Can I keep on breastfeeding my baby after I resume my work?
Going back to work after having a baby, is a hard decision for every mom. It is a challenge for her, as she will be leaving her baby for many hours. And many things she shared with the baby, such as breastfeeding, are about to change. The good news is that you can keep on breastfeeding after returning to work if you want to.
Challenges met by breastfeeding moms when returning to work
– Stress and anxiety
Due to separation from the baby for long hours, in addition to excessive work piled up during her maternity leave. Such negative feelings can affect the milk supply.
– Change in the baby’s sleep schedule
Your little one’s sleep pattern might be affected by your return to work. Your baby might stay up all night to breastfeed to make up for the hours you spend at work when he sleeps most of the time. This can be exhausting to you but don’t worry this is temporary and the baby will adjust to this new schedule.
– work hours
Moms often work for long hours, and often there is not a designated area for pumping, which can affect the milk supply.
Options for breastfeeding moms returning to work
– Choosing a nearby daycare
Some workplaces have their daycares. Which is an excellent solution for breastfeeding employees who can continue their journey by feeding their babies during their lunch break, or the breastfeeding break guaranteed in most labor laws in the region.
– Pumping during work hours
A mom can pump her milk during her work hours, the pumped milk can be given to the baby the next day. This ensures the milk flow and supply are not affected.
– Using formula
If pumping at work is hard, the baby can be given formula while the mom is away. She can resume breastfeeding when she gets home. The body will adjust to this new schedule and the milk supply will not be affected.
Working mom breastfeeding essentials
– High-grade double electric breast pump
This type of pump ensures a quick and efficient pumping process. It is also important to choose a pump that makes minimal noise to spare the mom any embarrassment at work. Some modern breast pumps are so small they can fit inside the bra allowing the mom to pump while working. A breast pump must always be washed after use.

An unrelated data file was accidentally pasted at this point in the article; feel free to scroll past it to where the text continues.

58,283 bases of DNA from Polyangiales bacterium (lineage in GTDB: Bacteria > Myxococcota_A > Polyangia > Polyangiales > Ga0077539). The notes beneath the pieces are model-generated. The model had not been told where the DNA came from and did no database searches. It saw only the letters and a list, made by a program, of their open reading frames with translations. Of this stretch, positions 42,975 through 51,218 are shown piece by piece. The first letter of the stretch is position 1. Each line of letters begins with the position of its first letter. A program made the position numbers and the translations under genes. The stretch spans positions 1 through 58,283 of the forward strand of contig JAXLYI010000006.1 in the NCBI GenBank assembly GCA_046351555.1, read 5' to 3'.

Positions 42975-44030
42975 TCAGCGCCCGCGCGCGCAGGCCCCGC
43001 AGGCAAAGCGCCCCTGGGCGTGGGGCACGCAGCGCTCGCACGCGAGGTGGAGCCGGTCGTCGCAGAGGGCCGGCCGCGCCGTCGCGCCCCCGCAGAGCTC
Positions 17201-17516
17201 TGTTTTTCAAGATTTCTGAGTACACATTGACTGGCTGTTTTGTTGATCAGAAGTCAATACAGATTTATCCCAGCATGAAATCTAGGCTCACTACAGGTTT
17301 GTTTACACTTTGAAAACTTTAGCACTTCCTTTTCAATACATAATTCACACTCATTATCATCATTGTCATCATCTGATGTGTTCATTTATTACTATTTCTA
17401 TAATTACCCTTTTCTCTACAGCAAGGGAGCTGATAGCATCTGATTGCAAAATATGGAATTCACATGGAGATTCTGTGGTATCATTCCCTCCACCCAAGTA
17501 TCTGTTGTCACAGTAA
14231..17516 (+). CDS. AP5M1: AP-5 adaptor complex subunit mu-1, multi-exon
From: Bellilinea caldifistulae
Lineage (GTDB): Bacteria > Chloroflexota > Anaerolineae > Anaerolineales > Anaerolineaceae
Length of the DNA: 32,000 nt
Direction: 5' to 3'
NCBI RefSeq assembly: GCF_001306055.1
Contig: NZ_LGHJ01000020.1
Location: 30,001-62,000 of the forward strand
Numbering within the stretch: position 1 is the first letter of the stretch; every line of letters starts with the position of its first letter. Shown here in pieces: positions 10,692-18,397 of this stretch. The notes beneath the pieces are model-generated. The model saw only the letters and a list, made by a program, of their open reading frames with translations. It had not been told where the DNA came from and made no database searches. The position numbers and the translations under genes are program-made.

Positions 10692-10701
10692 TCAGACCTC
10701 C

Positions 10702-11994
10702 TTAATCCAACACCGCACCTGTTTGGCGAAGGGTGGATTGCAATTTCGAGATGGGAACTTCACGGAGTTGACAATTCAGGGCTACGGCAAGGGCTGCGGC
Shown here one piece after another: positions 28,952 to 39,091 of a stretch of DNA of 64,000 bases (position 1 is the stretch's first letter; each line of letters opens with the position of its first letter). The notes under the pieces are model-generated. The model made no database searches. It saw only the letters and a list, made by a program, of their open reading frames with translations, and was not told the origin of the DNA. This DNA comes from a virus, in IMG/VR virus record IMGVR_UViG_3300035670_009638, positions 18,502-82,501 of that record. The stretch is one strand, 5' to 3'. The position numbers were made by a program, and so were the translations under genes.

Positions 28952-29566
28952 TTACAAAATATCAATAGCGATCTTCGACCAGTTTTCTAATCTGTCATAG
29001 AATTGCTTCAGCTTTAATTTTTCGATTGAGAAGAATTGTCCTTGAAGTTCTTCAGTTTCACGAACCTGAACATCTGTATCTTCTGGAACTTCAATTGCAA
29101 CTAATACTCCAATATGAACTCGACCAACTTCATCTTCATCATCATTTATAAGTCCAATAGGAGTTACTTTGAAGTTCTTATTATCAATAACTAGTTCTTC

– Milk storage bottle
– Thermal box to transport the milk.
Tips before returning to your job
Planning is the essence of any success; therefore, a working mom needs to have a plan before returning to work by:
– Assessing the return-to-work options
To see if she can return to work part-time, remotely, or following a hybrid work model. And then choose the best option for her, her baby, and her family.
– Introducing the baby to the caregiver
It is important to introduce the babies to their caregivers, whether the nanny at home or the daycare staff early on. And gradually increase the hours spent with them.
– Getting the baby used to the bottle or cup
The baby will be getting breast milk through bottles while his mom is at work, therefore he needs to get used to it before his mom returns to work.
– Practice pumping
I recommend that the moms start pumping and getting used to the process before returning to work, the pumped milk can be stored and used when needed.
– Choose appropriate clothing
Opt for front-buttoned shirts and blouses, choose a good nursing bra, and avoid tight clothing, as they cause the clogging of milk ducts.
– Practice skin to skin upon return
You must practice skin-to-skin with your baby when you come home to stimulate milk production. I also recommend the use of baby carriers to keep the baby close and to make up for the hours of separation.
What if pumping at work is not always possible?
Do you have to endure the pain of breast engorgement? And will your milk supply decrease? Of course not! You can empty partially your breasts by hand compressing the breasts for a few minutes and then discarding the milk. This will spare you the pain of engorgement and not affect the milk supply.
Breastfeeding and solid foods
It is noteworthy that solid foods are complimentary to breast milk during the baby’s first year. Therefore, it is essential to keep the same volume of breastfeeding even after the baby starts eating solids.
Check out Pumping Breast Milk: a detailed guide